Widely recognized as the nation’s oldest museum, the Charleston Museum was founded in 1773, before the official start of the American Revolution. It was the same year that the Boston Tea Party was held at that city’s Griffin’s Wharf, where political protesters threw hundreds of chests full of tea into the harbor as part of their tax-free demonstration.
The non-profit museum is said to have been inspired by the British Museum and was created by the Charleston Library Society. Organizers began cultivating various collections, with most items focusing on the natural history and culture of the South Carolina Lowcountry.
With its downtown location at 360 Meeting Street, the Charleston Museum is just blocks from the city’s bustling harbor and is open year-round. The museum complex includes two historic houses open for tours; a combination of museum and house tour tickets are available.
The museum features several themed galleries that house permanent collections, and two exhibits are on display in 2022. “Becoming Americans: Charleston in the Revolution” chronicles the city’s role in the American Revolution and the more than 100 military engagements that took place in the Charleston area. , including the famous Battle of Sullivan’s Island in 1776, considered the colonists’ first decisive victory over Britain’s Royal Navy.
In the “City Under Siege: Charleston in the Civil War” exhibit, artifacts and billboards illustrate the city’s role in the Civil War. Weapons, such as artillery shells, swords, rifles and pistols, as well as the personal belongings of soldiers and civilians, are on display. A highlight of this exhibit is the table and chairs that were used when state Secession Convention delegates drafted South Carolina’s secession ordinance in 1860.
The Charleston Museum features several permanent collections
The Charleston Museum’s major permanent collections include fine arts, geology, pottery, ornithology, slave badges and plantations, weaponry, natural history and archeology, among others. South Carolina.
In the Charleston Museum’s Slave Badge Collection, visitors can see the copper badges that slaves were forced to wear. According to museum records, slave owners were required to obtain a city badge to be worn by any slave sent to work outside of the slave owner’s property. Another city rule required freed slaves age 15 and older to wear a freedman’s badge.
The museum’s collection of weapons features hunting, sporting and military items from the early 17th to mid-20th centuries. The photography collection has some 35,000 photos of Charleston’s streets and shoreline, including those showing post-Civil War devastation and the extreme damage wrought by Hurricane Hugo in 1989. Local judges, members of the Charleston’s clergy and prominent women are featured in paintings and portraits found in the museum’s Fine Arts Collection, with works from the 18th century to the early 20th century.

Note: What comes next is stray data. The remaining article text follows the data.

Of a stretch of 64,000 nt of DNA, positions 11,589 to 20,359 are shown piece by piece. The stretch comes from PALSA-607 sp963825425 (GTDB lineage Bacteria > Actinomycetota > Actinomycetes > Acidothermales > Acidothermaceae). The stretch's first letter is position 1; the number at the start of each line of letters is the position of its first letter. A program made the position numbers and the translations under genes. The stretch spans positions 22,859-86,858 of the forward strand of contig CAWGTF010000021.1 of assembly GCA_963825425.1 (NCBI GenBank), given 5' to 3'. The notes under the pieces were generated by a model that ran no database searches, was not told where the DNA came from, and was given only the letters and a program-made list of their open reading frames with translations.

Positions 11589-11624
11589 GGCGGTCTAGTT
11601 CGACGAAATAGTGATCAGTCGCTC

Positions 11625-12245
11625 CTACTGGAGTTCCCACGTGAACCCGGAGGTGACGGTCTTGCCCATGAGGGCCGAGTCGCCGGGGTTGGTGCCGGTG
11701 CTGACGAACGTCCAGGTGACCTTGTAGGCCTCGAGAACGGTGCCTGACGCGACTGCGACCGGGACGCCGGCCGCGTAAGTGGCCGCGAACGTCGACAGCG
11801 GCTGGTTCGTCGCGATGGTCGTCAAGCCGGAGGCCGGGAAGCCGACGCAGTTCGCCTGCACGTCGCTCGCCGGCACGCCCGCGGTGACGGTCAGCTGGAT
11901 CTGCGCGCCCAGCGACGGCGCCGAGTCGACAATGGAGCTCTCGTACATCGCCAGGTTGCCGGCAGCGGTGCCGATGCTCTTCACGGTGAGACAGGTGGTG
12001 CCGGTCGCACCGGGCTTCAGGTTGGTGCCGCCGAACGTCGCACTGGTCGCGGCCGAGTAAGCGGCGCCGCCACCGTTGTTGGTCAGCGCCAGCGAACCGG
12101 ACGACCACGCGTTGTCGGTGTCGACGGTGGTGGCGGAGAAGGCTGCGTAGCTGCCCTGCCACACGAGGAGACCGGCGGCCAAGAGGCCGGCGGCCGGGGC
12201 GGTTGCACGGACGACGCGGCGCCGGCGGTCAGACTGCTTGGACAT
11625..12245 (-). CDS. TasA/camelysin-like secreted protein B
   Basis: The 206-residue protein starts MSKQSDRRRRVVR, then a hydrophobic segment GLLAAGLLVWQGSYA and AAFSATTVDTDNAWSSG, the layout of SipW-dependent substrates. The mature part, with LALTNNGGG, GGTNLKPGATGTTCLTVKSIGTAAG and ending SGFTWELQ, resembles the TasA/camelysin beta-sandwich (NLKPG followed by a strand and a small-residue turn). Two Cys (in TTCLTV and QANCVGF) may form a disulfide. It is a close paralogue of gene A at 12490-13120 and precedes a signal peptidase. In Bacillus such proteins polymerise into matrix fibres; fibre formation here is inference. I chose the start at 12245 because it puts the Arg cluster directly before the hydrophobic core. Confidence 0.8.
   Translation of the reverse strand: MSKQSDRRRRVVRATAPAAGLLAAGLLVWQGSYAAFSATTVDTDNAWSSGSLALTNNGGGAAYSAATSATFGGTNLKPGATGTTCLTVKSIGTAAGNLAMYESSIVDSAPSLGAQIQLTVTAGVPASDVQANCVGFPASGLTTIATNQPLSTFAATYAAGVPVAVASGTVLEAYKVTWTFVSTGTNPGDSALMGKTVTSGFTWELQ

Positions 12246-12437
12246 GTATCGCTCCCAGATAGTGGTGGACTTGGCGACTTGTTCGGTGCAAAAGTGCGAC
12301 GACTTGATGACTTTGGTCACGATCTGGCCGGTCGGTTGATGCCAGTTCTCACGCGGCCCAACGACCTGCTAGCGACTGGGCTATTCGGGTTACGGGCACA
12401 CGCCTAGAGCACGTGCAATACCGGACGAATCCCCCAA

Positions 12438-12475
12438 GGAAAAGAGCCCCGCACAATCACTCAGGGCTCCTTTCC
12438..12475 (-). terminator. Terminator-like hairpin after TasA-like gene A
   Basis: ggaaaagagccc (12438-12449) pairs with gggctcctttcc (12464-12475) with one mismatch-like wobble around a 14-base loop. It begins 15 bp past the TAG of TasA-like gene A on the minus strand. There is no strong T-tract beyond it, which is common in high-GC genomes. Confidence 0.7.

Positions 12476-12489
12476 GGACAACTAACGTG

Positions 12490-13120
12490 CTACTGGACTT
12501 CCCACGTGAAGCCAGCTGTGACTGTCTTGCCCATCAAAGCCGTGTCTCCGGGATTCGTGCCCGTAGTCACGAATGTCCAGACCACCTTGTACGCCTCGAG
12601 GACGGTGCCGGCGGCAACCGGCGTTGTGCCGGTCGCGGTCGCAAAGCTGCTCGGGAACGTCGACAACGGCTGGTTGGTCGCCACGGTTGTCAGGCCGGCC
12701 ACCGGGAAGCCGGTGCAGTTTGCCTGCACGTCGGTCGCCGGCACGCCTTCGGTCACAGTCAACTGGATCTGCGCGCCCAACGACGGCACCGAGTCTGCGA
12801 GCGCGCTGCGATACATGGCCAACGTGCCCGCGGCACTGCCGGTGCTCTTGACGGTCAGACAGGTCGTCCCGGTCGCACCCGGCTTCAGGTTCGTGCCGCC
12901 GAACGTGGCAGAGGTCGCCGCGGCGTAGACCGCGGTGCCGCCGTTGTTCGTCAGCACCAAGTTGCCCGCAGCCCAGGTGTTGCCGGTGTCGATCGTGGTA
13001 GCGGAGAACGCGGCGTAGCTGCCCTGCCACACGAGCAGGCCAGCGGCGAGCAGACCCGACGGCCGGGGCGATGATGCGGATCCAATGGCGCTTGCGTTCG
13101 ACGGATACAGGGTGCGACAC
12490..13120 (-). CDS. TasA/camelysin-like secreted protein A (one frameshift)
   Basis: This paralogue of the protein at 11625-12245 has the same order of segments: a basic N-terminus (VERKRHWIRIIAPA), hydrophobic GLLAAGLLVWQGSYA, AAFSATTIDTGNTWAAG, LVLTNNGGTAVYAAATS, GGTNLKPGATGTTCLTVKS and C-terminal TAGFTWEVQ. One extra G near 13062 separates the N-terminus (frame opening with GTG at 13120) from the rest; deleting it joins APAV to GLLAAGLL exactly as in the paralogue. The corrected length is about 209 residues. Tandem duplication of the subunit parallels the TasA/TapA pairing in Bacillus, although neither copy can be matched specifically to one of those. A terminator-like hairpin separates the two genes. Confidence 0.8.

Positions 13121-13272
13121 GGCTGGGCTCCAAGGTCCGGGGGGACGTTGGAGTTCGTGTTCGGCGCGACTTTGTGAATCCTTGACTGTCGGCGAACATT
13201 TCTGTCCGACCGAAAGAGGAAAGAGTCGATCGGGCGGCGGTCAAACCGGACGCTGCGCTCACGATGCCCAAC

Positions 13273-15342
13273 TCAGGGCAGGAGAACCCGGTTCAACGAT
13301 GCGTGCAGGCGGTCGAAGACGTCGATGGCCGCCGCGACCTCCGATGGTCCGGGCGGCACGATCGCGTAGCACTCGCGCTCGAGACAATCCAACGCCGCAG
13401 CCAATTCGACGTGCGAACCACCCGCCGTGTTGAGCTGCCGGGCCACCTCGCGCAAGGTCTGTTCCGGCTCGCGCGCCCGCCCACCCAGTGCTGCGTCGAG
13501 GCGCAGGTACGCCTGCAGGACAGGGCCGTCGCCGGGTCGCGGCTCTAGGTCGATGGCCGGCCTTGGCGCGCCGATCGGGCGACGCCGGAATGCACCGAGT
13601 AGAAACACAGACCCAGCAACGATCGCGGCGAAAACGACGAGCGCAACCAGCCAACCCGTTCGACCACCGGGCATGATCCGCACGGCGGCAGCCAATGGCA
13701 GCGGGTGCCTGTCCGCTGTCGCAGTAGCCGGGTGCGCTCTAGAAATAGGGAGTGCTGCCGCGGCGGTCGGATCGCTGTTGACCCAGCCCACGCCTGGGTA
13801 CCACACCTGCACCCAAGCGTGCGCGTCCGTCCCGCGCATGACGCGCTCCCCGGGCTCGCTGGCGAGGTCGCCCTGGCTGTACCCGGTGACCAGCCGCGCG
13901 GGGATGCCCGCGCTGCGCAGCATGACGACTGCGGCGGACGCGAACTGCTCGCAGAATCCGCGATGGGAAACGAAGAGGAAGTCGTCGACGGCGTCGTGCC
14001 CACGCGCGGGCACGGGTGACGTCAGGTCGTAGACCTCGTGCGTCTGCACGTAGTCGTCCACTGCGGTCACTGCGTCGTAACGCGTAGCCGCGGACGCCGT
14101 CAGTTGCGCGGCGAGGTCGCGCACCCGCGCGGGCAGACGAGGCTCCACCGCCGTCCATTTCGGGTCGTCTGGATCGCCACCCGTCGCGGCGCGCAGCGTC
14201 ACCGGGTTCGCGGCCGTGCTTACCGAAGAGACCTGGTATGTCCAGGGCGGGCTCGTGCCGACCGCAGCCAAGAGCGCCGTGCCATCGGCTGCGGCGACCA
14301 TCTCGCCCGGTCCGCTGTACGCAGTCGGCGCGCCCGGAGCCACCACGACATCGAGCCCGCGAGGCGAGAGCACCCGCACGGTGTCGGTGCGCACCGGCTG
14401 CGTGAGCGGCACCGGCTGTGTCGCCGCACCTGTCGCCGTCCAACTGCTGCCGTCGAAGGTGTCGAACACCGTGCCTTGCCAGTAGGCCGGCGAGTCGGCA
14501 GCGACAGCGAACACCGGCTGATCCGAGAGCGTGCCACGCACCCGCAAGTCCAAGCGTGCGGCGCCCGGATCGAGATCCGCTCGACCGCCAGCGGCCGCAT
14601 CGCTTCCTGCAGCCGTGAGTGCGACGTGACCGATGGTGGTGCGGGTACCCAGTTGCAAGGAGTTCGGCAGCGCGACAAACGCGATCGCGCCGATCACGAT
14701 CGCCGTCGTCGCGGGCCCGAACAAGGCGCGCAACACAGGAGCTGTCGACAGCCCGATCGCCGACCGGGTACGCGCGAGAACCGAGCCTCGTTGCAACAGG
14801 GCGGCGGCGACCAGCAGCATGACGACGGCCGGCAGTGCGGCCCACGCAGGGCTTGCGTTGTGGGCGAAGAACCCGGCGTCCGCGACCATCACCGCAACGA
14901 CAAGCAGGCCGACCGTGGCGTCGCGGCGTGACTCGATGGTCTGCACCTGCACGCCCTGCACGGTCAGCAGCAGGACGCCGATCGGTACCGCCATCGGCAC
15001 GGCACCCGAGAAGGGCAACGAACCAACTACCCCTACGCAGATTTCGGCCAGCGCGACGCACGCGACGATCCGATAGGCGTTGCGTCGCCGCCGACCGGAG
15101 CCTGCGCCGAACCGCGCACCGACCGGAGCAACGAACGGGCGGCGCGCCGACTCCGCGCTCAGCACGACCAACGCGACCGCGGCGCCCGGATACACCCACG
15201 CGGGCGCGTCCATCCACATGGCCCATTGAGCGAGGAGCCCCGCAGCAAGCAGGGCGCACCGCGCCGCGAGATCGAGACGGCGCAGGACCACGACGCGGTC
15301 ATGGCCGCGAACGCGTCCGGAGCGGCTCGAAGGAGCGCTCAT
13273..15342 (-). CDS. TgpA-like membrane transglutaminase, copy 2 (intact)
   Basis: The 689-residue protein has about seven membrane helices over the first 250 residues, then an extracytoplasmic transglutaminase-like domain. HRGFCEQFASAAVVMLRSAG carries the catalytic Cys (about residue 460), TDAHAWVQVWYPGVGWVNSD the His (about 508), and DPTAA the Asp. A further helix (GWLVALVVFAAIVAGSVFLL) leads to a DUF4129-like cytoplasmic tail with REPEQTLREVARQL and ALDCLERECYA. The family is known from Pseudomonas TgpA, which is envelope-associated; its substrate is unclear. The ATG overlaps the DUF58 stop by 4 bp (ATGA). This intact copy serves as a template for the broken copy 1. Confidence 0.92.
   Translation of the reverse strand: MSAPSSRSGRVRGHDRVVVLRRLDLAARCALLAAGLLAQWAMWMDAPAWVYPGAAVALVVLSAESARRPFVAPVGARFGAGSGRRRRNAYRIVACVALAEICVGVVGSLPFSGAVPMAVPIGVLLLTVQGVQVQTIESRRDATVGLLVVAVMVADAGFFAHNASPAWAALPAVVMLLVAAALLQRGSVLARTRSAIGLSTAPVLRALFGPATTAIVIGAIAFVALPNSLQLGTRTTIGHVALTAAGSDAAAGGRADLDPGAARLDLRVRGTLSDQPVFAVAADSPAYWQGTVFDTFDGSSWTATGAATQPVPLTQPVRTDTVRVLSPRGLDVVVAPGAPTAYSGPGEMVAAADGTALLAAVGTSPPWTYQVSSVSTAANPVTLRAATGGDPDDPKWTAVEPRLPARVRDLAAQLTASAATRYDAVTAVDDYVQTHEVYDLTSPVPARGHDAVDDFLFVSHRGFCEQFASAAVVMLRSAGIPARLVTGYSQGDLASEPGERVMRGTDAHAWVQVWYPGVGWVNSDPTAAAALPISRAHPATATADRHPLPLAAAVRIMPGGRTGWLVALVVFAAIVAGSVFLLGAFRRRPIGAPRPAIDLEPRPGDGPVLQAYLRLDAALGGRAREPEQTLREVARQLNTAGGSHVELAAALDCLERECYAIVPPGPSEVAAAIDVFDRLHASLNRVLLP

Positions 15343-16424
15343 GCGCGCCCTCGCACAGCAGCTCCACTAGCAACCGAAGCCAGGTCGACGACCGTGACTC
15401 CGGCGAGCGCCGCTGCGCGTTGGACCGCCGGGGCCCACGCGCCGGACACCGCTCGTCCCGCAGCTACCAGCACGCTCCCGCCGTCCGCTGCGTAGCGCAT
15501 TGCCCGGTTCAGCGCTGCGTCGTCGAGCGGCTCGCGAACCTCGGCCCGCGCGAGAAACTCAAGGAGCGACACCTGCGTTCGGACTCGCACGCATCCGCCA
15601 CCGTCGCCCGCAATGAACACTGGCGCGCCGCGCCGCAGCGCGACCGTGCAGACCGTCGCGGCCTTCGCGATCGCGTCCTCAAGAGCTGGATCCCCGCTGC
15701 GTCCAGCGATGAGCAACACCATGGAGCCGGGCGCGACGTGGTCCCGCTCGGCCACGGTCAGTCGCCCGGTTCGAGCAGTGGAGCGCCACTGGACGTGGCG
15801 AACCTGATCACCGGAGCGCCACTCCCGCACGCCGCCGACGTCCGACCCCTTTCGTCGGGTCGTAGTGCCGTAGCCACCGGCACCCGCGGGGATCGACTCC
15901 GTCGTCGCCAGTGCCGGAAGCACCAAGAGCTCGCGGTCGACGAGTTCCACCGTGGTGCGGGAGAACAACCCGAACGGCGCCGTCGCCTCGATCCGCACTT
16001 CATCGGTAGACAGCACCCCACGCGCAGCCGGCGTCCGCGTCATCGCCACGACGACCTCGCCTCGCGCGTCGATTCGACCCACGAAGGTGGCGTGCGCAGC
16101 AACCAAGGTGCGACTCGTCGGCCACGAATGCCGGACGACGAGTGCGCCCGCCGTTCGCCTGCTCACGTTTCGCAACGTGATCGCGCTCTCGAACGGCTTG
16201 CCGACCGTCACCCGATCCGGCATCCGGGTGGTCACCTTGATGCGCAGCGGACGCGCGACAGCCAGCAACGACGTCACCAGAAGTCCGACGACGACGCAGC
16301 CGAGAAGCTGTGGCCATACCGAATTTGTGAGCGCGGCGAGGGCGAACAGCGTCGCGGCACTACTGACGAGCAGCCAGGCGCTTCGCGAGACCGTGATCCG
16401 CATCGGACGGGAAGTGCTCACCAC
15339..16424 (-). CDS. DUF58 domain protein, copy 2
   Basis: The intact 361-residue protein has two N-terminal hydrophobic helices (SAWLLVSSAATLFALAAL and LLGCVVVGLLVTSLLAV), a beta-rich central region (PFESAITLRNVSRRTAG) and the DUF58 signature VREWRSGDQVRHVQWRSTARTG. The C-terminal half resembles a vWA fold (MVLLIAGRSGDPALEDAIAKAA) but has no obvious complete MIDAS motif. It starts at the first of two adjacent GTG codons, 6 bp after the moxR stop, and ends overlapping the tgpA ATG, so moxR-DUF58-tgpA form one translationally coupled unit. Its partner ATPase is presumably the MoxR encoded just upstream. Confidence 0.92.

Visitors to the museum can view the clothing and accessories of 18th-century Charleston residents in the Costume Collection, which features a wide range of clothing, including elegant dresses and gowns, military uniforms, daytime swimsuits, as well as handbags, shoes and hats. .
In the museum’s Lowcountry History Room, exhibits range from Native American artifacts to tools that slaves used while working on the area’s plantations. Another gallery, titled Early Days, houses items that Charleston-area residents obtained while traveling around the world and then donated to the museum. These include an Egyptian mummy and mummy case, Roman and Greek artifacts, and even animal specimens.
Visits to historic homes can be part of a museum visit
Visitors to the Museum of Charleston can tour two historic homes, the Joseph Manigault House, also known as the Charleston Huguenot House and located adjacent to the museum, and the Heyward-Washington House, located nearby at 87 Church Street.
The Heyward-Washington House, which dates to 1772, was the home of Thomas Heyward Jr., signer of the Declaration of Independence. The residence also housed George Washington when he visited the city of Charleston in 1791.
The grand antebellum Joseph Manigault home was built in 1803 for the Manigault family, who made their fortune from rice plantations operated by enslaved African Americans. According to the museum, Joseph Manigault inherited several plantations from his grandfather in 1788, as well as some 200 slaves. The house was declared a National Historic Landmark in 1973.
The property includes a period garden and interpretive signs point to smaller historic buildings on the site, including the kitchen, barn and slave quarters.
Adult admission to the Charleston Museum is $12. With a tour of a historic home, it’s $18; with the two historic houses, the cost is $25. Visitors can take home a souvenir of their visit to the oldest museum in the country. The Charleston Museum store sells copies of historic city photos, 18th-century maps of the Lowcountry Harbor and Charleston, porcelain wares, puzzles, and more.